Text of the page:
Imagine that HP Lovecraft, Franz Kafka and David Lynch had been born as conjoined triplets. Imagine that this three-headed abomination somehow survived and grew into an adult.
Imagine that gradually the three heads merged into one single Japanese head. Now, imagine that the creature started writing and drawing manga. This one super-head packed full of the weirdest, most horrifying ideas for stories ever dreamed up would be called Junji Ito and it would have spewed forth Uzumaki, the remarkable and disturbing horror manga charting the descent of a small coastal town into lunacy.
I have a bad track record with manga. I just haven't ever got on with it, but with Uzumaki I've finally found a manga book which I love. This three volume series, collecting stories initially published within the pages of the monthly book Big Comic Spirits, is as creepy a comic as I've ever read. The title, Uzumaki means spiral, and its creator Junji Ito has crafted a story which tells the tale of what happens when an entire town becomes obsessed and eventually possessed by spirals.
Told as a series of short stories, which taken together build into a satisfying whole, the book is a gory, surreal ride through the dark side of human nature, a series of cautionary tales and a masterpiece of sequential storytelling. It begins when high-school students Kirie and Shuichi become aware that Shuichi's father is behaving oddly. He's ignoring his work, getting ratty with his family and spending more and more time with his hastily acquired collection of spirals. Over a short space of time, his obsession with this collection overwhelms him, driving him into a spiral-fuelled descent towards lunacy which only ends when he himself becomes part of that collection. His demise presents the reader with the first and arguably most shocking moment of the entire story, as Shuichi and his mother return home to find Shuichi's father squeezed into a box, his broken body rolled into a horrific spiral. It's a chilling tale which sets the tone for what is to come.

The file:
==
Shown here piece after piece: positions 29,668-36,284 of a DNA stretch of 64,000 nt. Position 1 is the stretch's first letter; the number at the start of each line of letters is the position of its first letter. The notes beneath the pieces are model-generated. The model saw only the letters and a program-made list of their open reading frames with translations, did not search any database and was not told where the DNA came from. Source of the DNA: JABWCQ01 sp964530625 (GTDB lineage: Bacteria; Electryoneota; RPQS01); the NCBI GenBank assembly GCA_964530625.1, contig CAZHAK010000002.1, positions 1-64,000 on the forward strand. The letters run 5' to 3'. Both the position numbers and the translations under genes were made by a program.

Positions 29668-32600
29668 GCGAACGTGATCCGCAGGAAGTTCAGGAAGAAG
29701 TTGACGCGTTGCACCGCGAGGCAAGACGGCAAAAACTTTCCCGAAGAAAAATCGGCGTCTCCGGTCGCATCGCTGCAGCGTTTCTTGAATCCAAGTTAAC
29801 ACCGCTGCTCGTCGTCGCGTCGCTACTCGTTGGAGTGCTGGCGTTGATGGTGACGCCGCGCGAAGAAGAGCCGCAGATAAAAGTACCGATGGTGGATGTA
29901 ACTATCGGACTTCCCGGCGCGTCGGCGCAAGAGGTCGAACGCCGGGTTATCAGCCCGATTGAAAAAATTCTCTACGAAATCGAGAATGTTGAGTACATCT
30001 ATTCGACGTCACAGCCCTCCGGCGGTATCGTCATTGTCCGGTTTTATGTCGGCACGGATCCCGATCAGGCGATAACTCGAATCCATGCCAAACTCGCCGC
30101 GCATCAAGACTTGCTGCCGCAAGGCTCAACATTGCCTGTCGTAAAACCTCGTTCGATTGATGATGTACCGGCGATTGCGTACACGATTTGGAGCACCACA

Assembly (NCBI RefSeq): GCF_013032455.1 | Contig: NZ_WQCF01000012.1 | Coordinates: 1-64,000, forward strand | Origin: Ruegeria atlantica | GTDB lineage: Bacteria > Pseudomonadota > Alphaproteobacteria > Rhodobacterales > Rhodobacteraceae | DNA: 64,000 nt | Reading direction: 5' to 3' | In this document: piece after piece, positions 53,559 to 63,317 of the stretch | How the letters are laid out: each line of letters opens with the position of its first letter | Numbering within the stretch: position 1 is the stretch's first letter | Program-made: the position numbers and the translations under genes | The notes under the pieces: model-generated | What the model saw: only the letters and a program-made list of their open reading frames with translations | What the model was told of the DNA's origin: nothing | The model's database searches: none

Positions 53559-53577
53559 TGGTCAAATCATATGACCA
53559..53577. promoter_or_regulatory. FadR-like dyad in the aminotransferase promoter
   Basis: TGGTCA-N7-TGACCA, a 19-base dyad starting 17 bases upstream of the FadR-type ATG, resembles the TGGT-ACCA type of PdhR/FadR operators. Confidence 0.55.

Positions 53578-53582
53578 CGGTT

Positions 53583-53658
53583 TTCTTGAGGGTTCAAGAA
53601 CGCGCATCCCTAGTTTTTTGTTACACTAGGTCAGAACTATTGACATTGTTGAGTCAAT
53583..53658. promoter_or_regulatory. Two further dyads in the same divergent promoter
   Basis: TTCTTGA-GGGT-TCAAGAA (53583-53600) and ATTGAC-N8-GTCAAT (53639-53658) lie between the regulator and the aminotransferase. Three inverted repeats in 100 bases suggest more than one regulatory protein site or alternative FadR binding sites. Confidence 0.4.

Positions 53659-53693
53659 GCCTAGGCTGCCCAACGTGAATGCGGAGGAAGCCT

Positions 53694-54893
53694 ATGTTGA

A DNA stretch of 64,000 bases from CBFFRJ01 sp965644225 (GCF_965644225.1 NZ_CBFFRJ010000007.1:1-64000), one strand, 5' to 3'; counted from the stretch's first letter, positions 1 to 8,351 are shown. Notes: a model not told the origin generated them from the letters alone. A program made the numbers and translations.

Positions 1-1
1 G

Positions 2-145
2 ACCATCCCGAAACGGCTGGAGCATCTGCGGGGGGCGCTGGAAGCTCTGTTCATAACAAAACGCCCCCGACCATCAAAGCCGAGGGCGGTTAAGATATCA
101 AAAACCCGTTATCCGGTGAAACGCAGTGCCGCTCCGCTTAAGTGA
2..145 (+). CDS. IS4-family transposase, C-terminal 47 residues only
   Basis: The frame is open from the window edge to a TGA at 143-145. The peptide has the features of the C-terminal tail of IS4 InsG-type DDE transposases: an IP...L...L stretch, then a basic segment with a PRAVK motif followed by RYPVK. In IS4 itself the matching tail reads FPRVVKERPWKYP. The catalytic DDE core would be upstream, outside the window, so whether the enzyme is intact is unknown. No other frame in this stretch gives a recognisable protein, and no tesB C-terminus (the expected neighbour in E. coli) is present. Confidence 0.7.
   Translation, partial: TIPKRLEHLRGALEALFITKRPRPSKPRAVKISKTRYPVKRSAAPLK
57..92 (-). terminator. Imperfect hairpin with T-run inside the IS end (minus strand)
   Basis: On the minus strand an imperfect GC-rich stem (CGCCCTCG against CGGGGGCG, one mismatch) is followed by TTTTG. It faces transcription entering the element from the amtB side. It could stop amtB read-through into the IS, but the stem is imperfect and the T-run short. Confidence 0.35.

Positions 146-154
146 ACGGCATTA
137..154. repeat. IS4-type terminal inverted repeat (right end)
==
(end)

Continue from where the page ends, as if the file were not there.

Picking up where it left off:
Shuichi's father is merely the first inhabitant of Kurozo-Chu to fall prey to the spiral. Like him, all those who encounter it will be overwhelmed, transformed and ultimately destroyed by its power. In telling this horrific story, Ito takes the opportunity to provide a series of closely observed commentaries on the weaknesses that we are all prey to. Shuichi's father possession by the spiral is manifested in his obsession with his work to the detriment of his family, later on the vanity of two teenage girls provides the platform for the spiral to wreak havoc through hairstyles at the local school, and the slothfulness of a teenage boy sees him transformed into a snail.
These are cautionary tales in the tradition of Shockheaded Peter, and it's arguable that, (until the last volume, when the story becomes more linear), they work better as stand-alone stories. To take them as a whole, the reader needs to suspend their disbelief somewhat. After Shuichi's mother is also overwhelmed by the spiral for example, we are asked to accept the fact that Shuichi, who is still a child, continues to live by himself in the family home with no intervention from any outside body. Similarly, while their classmates are dying in increasingly horrific and bizarre ways, the children of the local high school continue to attend class as if nothing is happening.
Really though, none of these anomalies matter. As the reader you can either tell yourself that the absence of sensible reaction to the unfolding horror is part of the spiral's hold on the town's collective consciousness, or, you can decide that believability is unimportant when measured against the surreal beauty of Ito's vision.
And it is an awesome vision. As a writer, he continually hits the beats that good horror comics demand, building the reader up to a series of beautiful pay-offs, speeding the narrative up at points, slowing it down at others, bringing elements from the opening chapters back into play at later points in the story and finishing the whole thing up with a Lovecraftian piece of brilliance.
But none of that would count for anything were it not for his skill as a draughtsman. Much of what turns me off a lot of manga has to do with the art. All those snub noses, wide eyes and gaping shouty mouths seem to work against the artist to me, squashing originality and encouraging a uniformity of style. Again, as someone who knows very little about manga I may be missing the nuances of the artform, but as a layman I would struggle to tell one piece of manga art from another. This is not true of Ito's work. His painstakingly drawn pages display an intricacy of form and emotion that elevate the moments of horror to twisted heights of brilliance. The physical and mental decline of a whole town is written on the increasingly pinched and desperate faces of its inhabitants and the foreboding presence of the spiral in everything from the trees to the sky is drawn subtly and convincingly throughout.
Ultimately, the origin of the spiral which decimates the town is left open to question, but the effect that it has on the characters in the book is clear. Uzumaki does not have a happy ending. The spiral wins. Humanity loses. It makes for a disturbing and fitting climax to a fine piece of horror. Without a doubt, Uzumaki is one of the best comics I've ever read. A classic which deserves to take its place on any list of comic book greats.